Although beside a main road (and a bus stop), it is very nicely planted, with oodles of that brown bark spread between the shrubs and all over the more open space.

It looked great. For about a week. Then the first plastic bottle appeared, sticking out of one of the bushes. Then more plastic. Then cigarette packets and other discarded packaging.

It’s what is known as the ‘broken windows syndrome’, a mode of behaviour establishe­d by social scientists James Wilson and George Kelling back in the 1980s. Essentiall­y it means that people are more likely to break a window, scrawl graffiti across a wall and generally deface the environmen­t if the area is already defaced.

So if someone walking along with an empty cigarette packet in their pocket happens to see that another piece of packaging has already been tossed into someone’s front garden then they are more likely to throw their own packet in as well.

What gets me about people who think nothing of littering the place is that they are so sneaky. You’ll never hear anyone confessing to having thrown sweet wrappers out of their car window.

You’re unlikely to even witness it because those who do it wait until there’s no other car in the vicinity. Which means, of course, that they know exactly what they are doing. That it’s unacceptab­le. Yet they do it anyway.


The same with general littering. You rarely catch anyone in the act. And yet people with gardens that front on to a footpath invariably spend many a morning picking plastic bottles and other packaging out of their rose bushes or from under their trees. Deposited there by people who happened to be walking past – and waited until nobody was around before desecratin­g someone’s private space.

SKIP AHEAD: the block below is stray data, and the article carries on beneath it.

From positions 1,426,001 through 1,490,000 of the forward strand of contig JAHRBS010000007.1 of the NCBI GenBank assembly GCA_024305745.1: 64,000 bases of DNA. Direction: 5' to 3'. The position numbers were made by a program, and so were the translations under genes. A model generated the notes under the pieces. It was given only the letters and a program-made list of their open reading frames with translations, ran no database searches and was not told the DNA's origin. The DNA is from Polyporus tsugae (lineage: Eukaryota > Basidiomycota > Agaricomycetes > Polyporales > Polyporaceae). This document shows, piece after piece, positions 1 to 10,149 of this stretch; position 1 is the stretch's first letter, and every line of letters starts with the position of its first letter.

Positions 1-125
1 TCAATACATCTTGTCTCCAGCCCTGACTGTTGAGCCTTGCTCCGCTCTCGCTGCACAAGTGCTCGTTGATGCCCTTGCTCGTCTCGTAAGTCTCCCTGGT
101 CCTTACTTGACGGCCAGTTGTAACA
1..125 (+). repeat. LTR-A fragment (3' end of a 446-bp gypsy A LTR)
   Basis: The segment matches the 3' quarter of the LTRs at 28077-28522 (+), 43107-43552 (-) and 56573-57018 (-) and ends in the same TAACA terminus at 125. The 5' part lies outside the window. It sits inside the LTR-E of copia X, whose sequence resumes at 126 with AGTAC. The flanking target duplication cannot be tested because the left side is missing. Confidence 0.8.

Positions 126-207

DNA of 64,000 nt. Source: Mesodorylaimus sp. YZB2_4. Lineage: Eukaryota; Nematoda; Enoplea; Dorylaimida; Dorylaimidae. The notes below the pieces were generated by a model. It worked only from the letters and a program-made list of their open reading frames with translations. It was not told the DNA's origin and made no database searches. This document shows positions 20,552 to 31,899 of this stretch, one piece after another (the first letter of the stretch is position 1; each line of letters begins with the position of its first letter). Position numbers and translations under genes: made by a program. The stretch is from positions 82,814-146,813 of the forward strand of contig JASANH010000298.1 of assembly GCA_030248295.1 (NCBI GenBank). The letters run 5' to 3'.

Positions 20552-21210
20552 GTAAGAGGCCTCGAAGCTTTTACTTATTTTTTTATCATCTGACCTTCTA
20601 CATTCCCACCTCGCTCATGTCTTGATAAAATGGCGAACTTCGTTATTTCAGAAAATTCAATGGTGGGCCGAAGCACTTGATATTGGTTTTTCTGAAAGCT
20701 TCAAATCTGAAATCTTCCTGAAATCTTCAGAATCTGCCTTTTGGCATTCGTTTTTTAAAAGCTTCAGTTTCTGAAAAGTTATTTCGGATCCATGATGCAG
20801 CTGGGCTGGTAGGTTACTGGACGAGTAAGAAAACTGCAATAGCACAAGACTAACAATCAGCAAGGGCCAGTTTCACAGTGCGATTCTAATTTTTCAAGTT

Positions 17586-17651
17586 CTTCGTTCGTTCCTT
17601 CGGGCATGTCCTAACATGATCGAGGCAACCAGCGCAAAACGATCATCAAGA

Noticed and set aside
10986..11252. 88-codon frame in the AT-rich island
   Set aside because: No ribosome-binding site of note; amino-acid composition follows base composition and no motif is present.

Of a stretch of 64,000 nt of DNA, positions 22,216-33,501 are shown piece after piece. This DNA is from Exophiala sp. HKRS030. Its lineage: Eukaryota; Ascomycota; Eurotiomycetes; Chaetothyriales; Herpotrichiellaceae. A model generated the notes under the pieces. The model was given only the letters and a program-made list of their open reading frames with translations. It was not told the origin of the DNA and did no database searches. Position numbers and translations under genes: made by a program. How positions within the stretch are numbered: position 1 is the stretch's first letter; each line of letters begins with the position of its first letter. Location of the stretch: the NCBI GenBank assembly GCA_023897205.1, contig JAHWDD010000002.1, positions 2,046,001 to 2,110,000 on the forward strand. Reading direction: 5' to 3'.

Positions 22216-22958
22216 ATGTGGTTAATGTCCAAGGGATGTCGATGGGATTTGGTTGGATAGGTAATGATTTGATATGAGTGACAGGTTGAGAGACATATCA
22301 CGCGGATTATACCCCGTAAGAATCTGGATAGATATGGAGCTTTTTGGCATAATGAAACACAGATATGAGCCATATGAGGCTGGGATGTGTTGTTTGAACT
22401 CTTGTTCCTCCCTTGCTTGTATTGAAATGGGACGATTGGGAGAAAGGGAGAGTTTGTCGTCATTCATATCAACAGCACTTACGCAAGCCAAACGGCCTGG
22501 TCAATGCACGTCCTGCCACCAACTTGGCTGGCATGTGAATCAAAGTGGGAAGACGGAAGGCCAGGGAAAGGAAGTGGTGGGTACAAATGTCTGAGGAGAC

What is particular­ly galling at the moment, and is, from my personal observatio­ns, something of a new trend, is the dog pooh syndrome.

No, not dog pooh on the pavement as such, but little plastic bags full of pooh that are then deposited on the edge of the pavement, beside the post-box, or at the foot of a tree. Actually placed there.

So someone has taken the trouble to carry the bags with them, as they should, has lifted the offending deposit when it is delivered and then, well, seems to think that it’s perfectly all right to just leave the bag sitting there, wherever the notion takes them. What kind of mentality justifies that?

Litter doesn’t arrive somewhere by itself. Someone takes the conscious decision to put it there.

Decides that no, they can’t be bothered carrying it the extra few hundred yards to the rubbish bin or to their own house, so they just offload it where they can.

And if that happens to be in your front garden then it’s you who is responsibl­e for the litter in question. With the offender having long scarpered, it’s you who risks being fined if you don’t clear it up. That’s the law.

The same law which states that if a litter lout is actually caught in the act then they are liable for an on-the-spot fine of €150.

That should be doubled. Or even trebled.

For only when litter louts are hit in the pocket will they learn that until they reach a rubbish bin, or make it home, then that’s precisely where their sweet papers and cigarette packets have to stay.